[PEM12-P26] Characterizing ionospheric irregularities with GEONET
Keywords:Ionospheric irregularity, TEC, SFT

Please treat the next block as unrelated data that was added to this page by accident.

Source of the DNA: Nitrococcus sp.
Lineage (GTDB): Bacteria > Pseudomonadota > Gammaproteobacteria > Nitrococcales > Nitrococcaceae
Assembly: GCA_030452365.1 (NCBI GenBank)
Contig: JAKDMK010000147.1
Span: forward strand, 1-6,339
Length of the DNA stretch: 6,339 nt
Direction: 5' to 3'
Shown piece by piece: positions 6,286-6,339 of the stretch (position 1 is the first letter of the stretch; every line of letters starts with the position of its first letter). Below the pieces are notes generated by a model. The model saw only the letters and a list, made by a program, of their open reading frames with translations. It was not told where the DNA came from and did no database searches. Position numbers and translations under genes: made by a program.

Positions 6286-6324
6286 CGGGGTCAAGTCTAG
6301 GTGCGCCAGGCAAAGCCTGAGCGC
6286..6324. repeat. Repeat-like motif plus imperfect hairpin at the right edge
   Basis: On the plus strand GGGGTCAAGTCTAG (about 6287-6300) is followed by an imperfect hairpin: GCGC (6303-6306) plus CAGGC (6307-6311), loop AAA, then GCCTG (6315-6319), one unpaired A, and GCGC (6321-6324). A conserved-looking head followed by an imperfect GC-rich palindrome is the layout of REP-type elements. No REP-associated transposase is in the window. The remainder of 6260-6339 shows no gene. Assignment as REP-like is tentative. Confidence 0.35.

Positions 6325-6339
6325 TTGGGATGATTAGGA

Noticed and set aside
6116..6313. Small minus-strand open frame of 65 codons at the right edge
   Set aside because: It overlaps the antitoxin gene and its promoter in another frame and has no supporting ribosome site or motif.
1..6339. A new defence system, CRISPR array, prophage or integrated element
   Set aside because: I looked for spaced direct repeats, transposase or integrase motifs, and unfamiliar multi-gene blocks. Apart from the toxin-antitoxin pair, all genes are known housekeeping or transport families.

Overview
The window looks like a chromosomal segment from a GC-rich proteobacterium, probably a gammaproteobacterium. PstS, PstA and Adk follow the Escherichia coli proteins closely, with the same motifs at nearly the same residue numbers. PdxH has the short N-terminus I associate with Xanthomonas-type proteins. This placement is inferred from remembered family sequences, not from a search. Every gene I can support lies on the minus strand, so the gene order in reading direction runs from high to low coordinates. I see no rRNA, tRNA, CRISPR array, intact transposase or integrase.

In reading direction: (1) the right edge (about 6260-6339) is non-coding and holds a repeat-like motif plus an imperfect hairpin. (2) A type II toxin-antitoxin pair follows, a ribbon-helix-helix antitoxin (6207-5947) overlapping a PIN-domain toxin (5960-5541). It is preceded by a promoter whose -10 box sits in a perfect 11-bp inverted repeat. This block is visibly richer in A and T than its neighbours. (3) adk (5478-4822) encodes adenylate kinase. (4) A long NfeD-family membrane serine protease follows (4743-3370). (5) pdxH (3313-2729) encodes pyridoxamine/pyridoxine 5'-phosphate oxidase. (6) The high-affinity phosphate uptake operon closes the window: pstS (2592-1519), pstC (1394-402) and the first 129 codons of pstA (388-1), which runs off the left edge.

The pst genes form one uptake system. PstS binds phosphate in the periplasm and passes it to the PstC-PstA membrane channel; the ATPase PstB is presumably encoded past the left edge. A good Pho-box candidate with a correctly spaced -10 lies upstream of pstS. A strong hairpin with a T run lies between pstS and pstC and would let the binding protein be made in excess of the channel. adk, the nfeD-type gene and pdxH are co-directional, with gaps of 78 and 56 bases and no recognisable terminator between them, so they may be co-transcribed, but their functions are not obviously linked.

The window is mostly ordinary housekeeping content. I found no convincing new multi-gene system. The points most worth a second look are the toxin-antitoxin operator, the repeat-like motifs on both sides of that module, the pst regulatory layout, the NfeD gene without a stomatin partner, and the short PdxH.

Ionospheric irregularities disrupt the propagation of radio waves in the frequency range below a few GHz, a band used by navigation and communication systems such as Global Navigation Satellite System (GNSS). Detailed understanding of the irregularity characteristics is helpful to estimate potential degradation of the performance of radio systems. Dense GNSS network can work as two-dimensional array to provide the spatial structure of the irregularities. With high spatial resolution vertical total electron content (VTEC), we propose a spatial fluctuation of total electron content (TEC), SFT parameter, to identify and analyze ionospheric irregularities by using the world’s densest GNSS Earth Observation Network (GEONET) of Japan. The data used in this study are carrier phase of the dual frequency GNSS signals from more than 1300 GNSS receivers of GEONET. VTEC is derived by assuming that it is identical in a grid of 0.1°× 0.1° in longitude and latitude, and removing a quantity of inter-frequency hardware bias mixed with integer ambiguity. SFT is defined as the spatial dispersion of TEC within a specific area at a given time. The size of the specific area for SFT calculation is chosen as 0.8°× 0.8° in longitude and latitude, which corresponds to approximately 77 km×95 km at 400 km height 35°N of Japan. An SFT map is generated by sliding window to show the spatial variation of the ionospheric irregularities in two dimensions. The map can be used to obtain the size, shape, orientation and intensity distribution of the irregularity structures. Case studies are carried out for three strong irregularity events on 12 February 2000, 20 March 2001 and 10 November 2004. The irregularities are found to be anisotropic branching structures, which elongate in north-south direction when first seen at lower latitudes. The structures can move and deviate from their previous orientations, and eventually drift perpendicular to their orientations. Such analyses of SFT maps with GEONET observation successfully provide a new perspective of irregularity morphology and evolution.